(Reuters) - A judge refused to throw out a lawsuit accusing Bank of New York Mellon of mismanaging The Salvation Army assets by investing nearly $22 million of the charity’s funds in mortgage-backed securities and other risky investments.
The Salvation Army, one of the largest U.S. charities, claims in its lawsuit that the bank didn’t abide by its obligation to invest in conservative assets and failed to take steps to protect the charity as market conditions deteriorated.
The charity, which filed the lawsuit in 2011 in New York State Supreme Court, is seeking damages for breach of fiduciary duty and other claims.
The Salvation Army must only “state a claim at this juncture, not prove it,” Justice Barbara Kapnick wrote in her January 25 decision denying the bank’s motion to dismiss the breach of fiduciary duty claim.
Kapnick also let stand breach of contract and gross negligence claims. She dismissed a claim for negligent misrepresentation.
The judge noted the Salvation Army’s claim that the bank invested the charities’ funds in high-risk securities despite reducing its own exposure to such investments.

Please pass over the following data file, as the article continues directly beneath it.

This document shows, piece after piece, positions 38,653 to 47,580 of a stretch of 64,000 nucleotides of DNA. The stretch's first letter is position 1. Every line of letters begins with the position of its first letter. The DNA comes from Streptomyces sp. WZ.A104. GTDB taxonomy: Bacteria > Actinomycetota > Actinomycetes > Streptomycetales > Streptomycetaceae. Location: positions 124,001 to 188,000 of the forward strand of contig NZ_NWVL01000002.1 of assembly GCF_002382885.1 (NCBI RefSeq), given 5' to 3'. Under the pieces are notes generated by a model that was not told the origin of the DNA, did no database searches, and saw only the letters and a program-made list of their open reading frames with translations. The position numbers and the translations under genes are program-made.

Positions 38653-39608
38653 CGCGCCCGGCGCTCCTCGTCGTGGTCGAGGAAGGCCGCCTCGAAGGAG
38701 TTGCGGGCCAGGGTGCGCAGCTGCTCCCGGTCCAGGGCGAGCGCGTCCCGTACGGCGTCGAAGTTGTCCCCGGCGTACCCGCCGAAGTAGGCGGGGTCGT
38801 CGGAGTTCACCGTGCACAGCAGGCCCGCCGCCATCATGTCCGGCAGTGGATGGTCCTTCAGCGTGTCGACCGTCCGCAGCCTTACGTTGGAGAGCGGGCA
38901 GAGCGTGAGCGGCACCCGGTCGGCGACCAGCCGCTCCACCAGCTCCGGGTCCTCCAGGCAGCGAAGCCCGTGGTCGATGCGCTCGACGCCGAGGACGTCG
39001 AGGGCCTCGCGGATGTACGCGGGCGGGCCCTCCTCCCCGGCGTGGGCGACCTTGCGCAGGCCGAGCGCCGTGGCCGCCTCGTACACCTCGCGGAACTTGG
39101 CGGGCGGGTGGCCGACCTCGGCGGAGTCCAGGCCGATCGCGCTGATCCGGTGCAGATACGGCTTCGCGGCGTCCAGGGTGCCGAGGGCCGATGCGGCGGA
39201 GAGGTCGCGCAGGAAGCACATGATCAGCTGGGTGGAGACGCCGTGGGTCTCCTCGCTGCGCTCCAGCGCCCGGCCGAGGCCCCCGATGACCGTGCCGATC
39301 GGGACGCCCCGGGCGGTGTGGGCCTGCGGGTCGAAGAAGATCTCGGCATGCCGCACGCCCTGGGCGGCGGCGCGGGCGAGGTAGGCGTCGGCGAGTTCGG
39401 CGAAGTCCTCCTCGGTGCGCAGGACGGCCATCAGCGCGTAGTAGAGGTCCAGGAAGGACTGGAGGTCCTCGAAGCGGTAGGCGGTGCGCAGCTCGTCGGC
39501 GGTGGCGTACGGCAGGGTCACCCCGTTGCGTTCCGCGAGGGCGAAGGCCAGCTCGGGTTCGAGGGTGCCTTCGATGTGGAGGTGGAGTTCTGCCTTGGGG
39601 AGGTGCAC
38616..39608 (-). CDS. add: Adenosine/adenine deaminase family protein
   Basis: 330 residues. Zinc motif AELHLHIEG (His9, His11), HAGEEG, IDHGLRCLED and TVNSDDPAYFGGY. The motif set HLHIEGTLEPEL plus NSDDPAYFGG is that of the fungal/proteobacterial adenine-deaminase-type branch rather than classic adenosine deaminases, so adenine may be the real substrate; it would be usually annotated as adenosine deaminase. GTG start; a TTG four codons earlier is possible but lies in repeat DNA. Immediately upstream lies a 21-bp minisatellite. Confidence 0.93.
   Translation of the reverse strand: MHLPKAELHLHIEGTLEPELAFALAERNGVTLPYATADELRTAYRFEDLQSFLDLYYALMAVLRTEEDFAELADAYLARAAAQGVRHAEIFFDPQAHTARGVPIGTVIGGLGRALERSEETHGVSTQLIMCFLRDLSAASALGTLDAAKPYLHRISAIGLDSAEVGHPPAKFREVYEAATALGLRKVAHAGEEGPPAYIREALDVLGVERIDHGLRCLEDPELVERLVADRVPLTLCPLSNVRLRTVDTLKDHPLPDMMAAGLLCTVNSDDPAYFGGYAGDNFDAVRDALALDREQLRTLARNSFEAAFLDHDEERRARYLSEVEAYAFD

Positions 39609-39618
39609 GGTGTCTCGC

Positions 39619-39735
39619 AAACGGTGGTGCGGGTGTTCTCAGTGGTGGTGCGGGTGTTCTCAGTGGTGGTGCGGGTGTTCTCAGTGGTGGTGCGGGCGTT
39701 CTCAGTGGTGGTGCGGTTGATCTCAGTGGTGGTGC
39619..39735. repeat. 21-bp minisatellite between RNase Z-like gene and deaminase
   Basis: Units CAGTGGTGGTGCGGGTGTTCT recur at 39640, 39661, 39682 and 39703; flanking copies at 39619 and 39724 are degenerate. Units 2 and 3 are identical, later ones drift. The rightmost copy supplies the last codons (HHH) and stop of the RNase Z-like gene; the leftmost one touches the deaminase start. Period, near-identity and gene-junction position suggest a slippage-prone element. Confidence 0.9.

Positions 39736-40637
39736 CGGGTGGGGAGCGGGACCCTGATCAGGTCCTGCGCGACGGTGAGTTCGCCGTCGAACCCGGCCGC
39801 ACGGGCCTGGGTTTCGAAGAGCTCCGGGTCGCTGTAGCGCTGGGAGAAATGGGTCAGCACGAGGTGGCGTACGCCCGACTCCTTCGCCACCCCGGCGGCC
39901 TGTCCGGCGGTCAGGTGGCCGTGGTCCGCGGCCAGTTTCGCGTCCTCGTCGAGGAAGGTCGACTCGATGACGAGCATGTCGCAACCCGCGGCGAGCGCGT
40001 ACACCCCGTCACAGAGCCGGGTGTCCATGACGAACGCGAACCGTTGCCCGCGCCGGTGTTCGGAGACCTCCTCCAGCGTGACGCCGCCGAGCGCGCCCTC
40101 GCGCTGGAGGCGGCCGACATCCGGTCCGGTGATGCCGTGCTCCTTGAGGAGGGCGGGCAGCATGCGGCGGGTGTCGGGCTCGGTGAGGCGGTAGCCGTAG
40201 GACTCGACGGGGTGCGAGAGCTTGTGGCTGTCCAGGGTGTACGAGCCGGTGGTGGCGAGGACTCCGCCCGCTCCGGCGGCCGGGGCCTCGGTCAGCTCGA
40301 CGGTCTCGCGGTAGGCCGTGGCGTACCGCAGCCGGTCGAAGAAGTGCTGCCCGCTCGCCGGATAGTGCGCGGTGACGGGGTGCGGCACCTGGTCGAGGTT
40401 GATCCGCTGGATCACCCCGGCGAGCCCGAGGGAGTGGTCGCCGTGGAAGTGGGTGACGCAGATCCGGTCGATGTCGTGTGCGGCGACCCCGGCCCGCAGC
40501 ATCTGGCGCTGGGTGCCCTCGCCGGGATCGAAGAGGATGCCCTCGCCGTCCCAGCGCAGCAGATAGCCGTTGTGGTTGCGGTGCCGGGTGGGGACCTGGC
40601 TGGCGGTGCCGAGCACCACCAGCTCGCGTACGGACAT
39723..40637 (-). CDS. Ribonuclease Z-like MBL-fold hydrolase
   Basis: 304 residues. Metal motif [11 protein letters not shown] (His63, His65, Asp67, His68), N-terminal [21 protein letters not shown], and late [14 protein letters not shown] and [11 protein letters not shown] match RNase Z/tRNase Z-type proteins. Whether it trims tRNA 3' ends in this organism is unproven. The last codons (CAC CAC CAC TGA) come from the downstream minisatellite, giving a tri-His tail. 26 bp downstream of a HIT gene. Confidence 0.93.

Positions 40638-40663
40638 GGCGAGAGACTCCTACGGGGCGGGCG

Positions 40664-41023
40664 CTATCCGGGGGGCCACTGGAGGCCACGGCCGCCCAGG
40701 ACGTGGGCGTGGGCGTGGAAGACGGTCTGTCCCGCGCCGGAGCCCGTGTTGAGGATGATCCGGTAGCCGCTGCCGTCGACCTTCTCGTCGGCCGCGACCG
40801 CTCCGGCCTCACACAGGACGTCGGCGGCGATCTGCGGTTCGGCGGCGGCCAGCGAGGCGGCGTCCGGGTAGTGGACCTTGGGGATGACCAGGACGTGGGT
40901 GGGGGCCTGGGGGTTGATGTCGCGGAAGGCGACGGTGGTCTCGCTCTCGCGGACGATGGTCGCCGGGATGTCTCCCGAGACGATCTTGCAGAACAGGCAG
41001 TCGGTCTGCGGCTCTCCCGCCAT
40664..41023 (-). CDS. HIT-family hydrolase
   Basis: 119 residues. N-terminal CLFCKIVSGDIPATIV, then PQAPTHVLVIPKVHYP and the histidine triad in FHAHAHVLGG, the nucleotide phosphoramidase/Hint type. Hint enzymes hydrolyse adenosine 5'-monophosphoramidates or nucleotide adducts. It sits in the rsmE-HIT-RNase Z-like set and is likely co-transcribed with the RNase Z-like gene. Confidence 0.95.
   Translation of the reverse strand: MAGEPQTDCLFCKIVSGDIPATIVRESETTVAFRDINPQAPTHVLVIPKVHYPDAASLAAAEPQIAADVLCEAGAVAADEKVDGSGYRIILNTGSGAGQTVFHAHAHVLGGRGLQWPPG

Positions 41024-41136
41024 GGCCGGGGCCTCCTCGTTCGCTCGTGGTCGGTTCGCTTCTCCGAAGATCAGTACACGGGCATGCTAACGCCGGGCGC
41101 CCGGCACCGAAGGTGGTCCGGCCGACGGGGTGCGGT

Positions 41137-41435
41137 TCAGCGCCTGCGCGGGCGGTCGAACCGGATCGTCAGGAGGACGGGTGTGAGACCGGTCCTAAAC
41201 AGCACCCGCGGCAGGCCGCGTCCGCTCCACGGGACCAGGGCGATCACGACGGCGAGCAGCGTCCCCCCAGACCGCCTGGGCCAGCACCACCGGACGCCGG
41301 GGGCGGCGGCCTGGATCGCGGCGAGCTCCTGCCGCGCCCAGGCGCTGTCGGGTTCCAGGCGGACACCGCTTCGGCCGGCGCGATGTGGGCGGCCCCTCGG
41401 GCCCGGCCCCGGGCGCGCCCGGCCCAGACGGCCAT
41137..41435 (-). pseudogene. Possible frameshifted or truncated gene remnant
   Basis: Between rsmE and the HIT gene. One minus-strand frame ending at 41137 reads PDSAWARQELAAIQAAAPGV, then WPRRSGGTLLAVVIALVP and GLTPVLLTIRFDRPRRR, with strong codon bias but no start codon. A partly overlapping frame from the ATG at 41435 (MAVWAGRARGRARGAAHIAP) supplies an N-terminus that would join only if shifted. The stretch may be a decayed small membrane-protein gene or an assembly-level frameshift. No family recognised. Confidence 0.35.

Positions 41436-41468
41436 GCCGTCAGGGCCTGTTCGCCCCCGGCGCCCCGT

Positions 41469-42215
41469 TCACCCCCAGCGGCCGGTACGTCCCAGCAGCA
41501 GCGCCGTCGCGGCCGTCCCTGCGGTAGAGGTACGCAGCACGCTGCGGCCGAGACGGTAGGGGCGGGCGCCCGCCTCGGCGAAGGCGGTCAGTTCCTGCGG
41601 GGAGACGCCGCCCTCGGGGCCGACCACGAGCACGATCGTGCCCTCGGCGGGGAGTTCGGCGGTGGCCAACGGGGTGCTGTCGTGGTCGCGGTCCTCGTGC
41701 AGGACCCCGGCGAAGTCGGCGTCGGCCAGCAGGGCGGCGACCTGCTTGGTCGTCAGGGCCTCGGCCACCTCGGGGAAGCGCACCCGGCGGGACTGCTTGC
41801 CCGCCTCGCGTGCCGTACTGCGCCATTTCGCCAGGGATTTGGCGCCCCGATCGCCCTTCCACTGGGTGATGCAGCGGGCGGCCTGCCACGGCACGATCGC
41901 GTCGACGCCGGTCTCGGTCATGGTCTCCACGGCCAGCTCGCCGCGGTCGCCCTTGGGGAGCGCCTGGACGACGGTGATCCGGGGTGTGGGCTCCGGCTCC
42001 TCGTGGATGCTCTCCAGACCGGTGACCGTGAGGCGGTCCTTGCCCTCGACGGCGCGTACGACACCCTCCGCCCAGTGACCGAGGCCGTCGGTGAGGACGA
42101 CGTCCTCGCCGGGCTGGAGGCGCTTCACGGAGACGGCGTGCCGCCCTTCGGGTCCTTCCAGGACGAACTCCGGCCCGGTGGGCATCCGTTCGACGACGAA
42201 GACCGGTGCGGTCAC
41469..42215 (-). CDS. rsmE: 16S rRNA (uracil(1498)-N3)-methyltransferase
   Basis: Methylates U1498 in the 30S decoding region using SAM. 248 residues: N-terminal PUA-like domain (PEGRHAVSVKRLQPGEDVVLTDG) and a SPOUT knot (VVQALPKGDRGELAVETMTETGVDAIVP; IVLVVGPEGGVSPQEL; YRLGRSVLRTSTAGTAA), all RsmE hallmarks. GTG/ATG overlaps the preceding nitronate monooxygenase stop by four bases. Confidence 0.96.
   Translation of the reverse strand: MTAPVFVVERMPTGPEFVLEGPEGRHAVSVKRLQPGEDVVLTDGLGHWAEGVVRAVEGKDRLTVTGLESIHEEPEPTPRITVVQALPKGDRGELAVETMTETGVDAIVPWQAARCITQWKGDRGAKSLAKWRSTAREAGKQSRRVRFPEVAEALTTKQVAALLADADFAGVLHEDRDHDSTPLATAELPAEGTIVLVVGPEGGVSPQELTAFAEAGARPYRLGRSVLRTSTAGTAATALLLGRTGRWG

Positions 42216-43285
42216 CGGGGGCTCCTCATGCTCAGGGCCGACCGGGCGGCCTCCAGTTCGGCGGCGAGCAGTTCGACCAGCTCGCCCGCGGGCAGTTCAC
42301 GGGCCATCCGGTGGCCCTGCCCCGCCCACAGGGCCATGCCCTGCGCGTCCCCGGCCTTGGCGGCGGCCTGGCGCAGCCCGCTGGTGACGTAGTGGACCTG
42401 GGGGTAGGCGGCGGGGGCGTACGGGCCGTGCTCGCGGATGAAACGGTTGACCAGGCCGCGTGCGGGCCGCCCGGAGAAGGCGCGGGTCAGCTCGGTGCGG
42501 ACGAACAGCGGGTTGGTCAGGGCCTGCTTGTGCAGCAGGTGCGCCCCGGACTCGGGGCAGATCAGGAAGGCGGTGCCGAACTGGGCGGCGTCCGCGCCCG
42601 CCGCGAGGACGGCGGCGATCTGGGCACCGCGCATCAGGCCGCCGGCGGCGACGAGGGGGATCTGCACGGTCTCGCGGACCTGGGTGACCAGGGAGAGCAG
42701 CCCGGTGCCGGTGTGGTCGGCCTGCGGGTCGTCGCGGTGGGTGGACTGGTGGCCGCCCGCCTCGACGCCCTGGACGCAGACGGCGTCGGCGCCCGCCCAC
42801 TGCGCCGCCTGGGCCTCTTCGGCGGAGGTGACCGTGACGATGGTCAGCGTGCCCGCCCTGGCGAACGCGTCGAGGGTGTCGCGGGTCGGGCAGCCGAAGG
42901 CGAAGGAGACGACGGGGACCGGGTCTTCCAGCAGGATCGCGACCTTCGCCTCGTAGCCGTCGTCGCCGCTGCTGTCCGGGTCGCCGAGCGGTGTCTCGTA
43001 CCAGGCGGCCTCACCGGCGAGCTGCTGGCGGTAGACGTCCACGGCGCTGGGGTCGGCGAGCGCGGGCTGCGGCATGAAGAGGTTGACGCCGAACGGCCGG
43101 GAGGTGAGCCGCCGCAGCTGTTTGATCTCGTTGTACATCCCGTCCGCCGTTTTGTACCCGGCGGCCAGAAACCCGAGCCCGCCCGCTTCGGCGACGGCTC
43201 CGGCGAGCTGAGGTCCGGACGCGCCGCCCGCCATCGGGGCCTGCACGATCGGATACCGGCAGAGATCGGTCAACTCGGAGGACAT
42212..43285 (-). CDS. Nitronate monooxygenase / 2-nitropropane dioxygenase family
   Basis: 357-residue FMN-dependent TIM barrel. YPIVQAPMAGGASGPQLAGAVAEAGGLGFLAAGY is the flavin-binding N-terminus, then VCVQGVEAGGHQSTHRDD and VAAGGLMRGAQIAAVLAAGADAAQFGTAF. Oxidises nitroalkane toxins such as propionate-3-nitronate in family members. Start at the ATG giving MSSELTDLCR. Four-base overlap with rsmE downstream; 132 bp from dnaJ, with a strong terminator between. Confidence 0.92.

The bank said it abided by its securities lending agreement with The Salvation Army, according to the judge’s ruling. It urged the court to consider the entire investment portfolio which, the bank said, did well.
It said only six of 25 mortgage-backed securities purchased encountered difficulty, according to the judge.
“We’re pleased that the court’s procedural decision narrowed the case, dismissing one of the claims against BNY Mellon,” said Jeep Bryant, a spokesman for the bank. “As the litigation proceeds, we’re confident the facts will demonstrate that the remaining claims are also without merit.”
The case is The Salvation Army v. The Bank of New York Mellon, New York State Supreme Court, New York County, No. 650888/11.
Reporting by Karen Freifeld; Editing by Ted Botha and Richard Chang